Wednesday, March 22, 2006

Soundbites and fury, signifying nothing

Many years ago, when David Cameron became leader of the Tory Party, he wrote that
we must also adopt a new style of politics, with less of the Punch and Judy show that younger voters in particular find so alienating..
So, why did he use his ten minute riposte to the Chancellor's Budget Speech today to attack Gordon Brown with a series of nasty little soundbites? Is it because he isn't capable of playing the ball and prefers to attack the man? Was his promise of a new age of politics more spin than substance? As Bob points out, it is difficult to reply to a Budget Speech, particularly from one so on top of his game, but this was a pretty pisspoor attempt - clearly pre-scripted and designed to produce neat soundbites for the media (in which it will doubtless be successful). Still vacuous, though.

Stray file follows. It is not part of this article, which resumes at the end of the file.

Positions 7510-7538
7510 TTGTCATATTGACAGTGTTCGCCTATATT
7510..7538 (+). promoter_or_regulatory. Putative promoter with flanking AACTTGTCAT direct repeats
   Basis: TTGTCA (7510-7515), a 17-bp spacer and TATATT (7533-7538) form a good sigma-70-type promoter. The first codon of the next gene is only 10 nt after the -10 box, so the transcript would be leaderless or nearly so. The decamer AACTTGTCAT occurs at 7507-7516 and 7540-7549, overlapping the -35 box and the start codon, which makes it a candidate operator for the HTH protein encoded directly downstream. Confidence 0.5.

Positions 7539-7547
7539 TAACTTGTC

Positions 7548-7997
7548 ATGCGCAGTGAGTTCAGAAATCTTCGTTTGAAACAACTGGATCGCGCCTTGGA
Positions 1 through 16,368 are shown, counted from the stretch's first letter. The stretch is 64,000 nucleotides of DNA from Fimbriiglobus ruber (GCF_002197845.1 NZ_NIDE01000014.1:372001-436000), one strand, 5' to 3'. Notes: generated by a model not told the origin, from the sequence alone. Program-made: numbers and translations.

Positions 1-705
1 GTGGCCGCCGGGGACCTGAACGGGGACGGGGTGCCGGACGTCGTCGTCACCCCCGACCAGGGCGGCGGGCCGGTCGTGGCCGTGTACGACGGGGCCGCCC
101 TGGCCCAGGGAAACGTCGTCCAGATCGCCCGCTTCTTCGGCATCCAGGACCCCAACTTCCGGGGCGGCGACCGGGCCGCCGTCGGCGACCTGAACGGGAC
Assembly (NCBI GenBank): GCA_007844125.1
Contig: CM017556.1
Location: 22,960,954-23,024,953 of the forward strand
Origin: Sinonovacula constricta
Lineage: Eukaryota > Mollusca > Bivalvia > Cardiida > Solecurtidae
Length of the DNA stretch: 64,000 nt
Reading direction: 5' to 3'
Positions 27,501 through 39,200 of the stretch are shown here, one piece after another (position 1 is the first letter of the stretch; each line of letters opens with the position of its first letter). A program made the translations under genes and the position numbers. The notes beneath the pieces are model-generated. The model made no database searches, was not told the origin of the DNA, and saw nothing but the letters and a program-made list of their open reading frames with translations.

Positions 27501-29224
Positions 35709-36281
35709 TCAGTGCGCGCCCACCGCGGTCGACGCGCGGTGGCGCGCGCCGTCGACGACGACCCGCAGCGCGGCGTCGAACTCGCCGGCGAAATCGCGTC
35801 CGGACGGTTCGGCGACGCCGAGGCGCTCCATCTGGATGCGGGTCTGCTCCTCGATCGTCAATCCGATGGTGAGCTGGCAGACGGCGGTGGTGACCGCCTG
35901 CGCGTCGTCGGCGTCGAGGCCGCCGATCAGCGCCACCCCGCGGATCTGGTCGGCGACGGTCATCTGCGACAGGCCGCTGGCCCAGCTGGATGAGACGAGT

Gordon's speech wasn't bad - he sounded more confident and assured than usual. The remanufacturing of the Iron Chancellor is well underway as his image is being thoroughly refurbished. While he did use it to remind us of the record of the past nine years, he also offered a guide to the next few years of the Labour government.

Rightly, there's more money for education. We need to get fit to deal with the economic realities that face us and we'll need a better educated workforce, so I'm delighted to see the promise to increase state funding per head to equal the per head spending in private schools.

Nothing hugely exciting, but business as usual for the Labour government. Yes, Mr Cameron, we are mortgaging the country's future - but only a tiny bit and we're investing that borrowing in something that offers us huge returns.

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